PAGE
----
The big debacle is the color adjustment. Shoot Raw and YOU make the color adjustments—and color choices—yourself. Shoot JPEG and those decisions are made by a set of rules created by a group of highly skilled engineers who are trying their best to adjust the colors to make them acceptable to the largest percentage of users.

An IR-cutoff filter that has been removed from camera sensor assembly. Image courtesy of popular source for IR conversions LDP LLC, better known as MaxMax.

White Balance
Do not use Auto WB under any circumstances. The image will be red. And do not use any of the WB settings like Daylight or Fluorescent. Take a Custom WB reading (Nikon calls it Preset) using a gray card as the target. Some sources recommend using the open sky and others suggest using green vegetation. Those options may work with some cameras, but they have never worked for me.

If your camera allows direct setting of Kelvin temperature, start at 2500K or lower and compare the results to those obtained from a Custom WB reading. You don’t have to settle on one or the other; you can switch back-and-forth between Custom and Kelvin as I usually do.

Remember that no matter how you set the White Balance, that is just a starting point. You must make adjustments when lighting conditions change and when the scene changes significantly (e.g., change from shooting a forest to shooting an ocean beach and sky).

Can you fine tune the WB? On many cameras, including my Fujifilm X-Pro1, you can tweak the WB along the Blue-Red and Green-Magenta axes. Experiment.

This image was shot in Color IR, converted to Black & White and given a slight blue cast in Photoshop. Fujifilm X-Pro1, f/3.6 at 1/950 sec, ISO 200. ©Jon Sienkiewicz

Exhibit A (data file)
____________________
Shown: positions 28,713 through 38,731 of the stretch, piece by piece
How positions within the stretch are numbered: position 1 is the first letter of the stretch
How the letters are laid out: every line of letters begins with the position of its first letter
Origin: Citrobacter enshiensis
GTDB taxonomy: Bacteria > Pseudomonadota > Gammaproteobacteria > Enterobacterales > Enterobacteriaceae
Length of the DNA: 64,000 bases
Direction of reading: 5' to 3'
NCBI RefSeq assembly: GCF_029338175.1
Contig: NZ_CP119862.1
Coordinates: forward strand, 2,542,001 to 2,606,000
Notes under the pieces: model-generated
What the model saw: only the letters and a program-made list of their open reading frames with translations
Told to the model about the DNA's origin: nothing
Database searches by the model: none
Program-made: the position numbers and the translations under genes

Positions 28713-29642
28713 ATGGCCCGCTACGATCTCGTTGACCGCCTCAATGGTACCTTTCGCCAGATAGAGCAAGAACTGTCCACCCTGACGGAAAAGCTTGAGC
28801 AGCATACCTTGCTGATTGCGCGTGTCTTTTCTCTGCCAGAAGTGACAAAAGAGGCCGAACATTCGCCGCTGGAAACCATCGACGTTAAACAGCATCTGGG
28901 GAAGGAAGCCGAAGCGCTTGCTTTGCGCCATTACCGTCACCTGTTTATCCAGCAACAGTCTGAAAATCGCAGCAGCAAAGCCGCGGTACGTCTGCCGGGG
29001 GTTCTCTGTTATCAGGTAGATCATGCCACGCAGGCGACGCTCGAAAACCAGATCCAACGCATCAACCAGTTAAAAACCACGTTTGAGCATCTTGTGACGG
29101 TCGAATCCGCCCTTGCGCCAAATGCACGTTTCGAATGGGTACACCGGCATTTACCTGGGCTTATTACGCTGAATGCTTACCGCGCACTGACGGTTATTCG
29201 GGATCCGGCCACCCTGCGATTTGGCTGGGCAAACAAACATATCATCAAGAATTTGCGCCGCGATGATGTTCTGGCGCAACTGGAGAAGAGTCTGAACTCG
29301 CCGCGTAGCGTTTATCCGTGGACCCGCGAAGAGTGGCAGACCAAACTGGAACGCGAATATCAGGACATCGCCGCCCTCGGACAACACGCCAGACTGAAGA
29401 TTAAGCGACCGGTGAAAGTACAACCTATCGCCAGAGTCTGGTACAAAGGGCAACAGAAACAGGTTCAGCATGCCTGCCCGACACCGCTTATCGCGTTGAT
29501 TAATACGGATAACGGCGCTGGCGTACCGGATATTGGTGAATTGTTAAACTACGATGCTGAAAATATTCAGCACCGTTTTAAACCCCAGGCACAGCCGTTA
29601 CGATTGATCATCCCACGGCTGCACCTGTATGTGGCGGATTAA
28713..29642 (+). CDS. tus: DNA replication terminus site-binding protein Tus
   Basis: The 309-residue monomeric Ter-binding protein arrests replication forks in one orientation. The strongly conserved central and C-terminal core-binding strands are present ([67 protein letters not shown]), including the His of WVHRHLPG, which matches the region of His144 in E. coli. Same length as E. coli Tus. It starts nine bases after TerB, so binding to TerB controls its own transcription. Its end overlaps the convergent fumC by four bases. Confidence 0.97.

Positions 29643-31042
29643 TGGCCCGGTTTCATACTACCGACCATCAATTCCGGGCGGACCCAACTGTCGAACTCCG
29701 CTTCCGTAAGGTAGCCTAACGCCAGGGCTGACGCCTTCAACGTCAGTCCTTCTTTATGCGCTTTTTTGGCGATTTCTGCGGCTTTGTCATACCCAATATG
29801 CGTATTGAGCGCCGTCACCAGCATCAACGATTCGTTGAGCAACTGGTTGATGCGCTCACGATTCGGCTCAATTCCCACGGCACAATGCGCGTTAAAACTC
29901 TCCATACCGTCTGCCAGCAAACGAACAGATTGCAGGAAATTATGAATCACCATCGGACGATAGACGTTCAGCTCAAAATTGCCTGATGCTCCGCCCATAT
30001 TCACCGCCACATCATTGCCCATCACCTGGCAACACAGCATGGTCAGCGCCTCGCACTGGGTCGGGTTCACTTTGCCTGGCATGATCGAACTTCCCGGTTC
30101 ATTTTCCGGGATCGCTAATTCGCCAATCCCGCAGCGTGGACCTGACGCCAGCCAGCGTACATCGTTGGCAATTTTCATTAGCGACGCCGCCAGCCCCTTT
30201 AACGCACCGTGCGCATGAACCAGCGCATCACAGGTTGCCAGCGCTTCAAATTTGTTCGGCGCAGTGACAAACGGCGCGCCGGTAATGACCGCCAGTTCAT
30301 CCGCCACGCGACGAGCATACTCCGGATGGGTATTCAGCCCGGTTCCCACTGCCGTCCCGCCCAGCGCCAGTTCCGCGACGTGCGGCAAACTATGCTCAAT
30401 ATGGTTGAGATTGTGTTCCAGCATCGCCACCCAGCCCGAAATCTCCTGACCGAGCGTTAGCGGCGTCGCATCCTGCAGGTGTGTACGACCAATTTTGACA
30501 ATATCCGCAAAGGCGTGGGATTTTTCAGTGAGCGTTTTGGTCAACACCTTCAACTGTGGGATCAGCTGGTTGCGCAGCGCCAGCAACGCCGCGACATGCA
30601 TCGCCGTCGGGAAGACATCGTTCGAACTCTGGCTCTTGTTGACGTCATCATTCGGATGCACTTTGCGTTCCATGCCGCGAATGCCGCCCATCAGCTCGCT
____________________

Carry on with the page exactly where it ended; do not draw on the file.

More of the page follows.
Or you can shoot in Raw and have full control of White Balance when you process the image. Even though Raw gives you magical powers, you’ll still get better results by starting with a custom gray card reading. And if you shoot Raw+JPEG like I do, you need the custom setting to get a decent JPEG.

Avoiding Hot Spot Hazards
Under certain conditions and with certain lenses, an IR image (B&W or color) will be noticeably lighter in the very center area. These undesirable, overexposed pale blotches are called Hot Spots. Hot spots are a bit like UFOs. We know they exist but we’re not 100% sure what causes their appearance.

My formula for combating central hot spots is simple. Avoid using extremely wideangle lenses and shoot on Aperture Priority at an f/stop around f/5.6. Hot spots seem to worsen at smaller apertures and with super wideangles. If you’re shooting with a typical 18-55mm kit lens, shoot some test shots at both ends of the zoom range and compare.

IR Post Processing
“Technically speaking, post-processing an IR image is no different than processing an image from a regular camera,” says Daniel Malkin, co-owner of LifePixel, the outfit that modified my Fujifilm X-Pro1 to full-time Super Color IR. (The process is detailed in Part 1 of this story.) “Anybody with a working knowledge of Photoshop and/or Lightroom is usually able to apply their editing skills to process an IR image into a masterpiece.”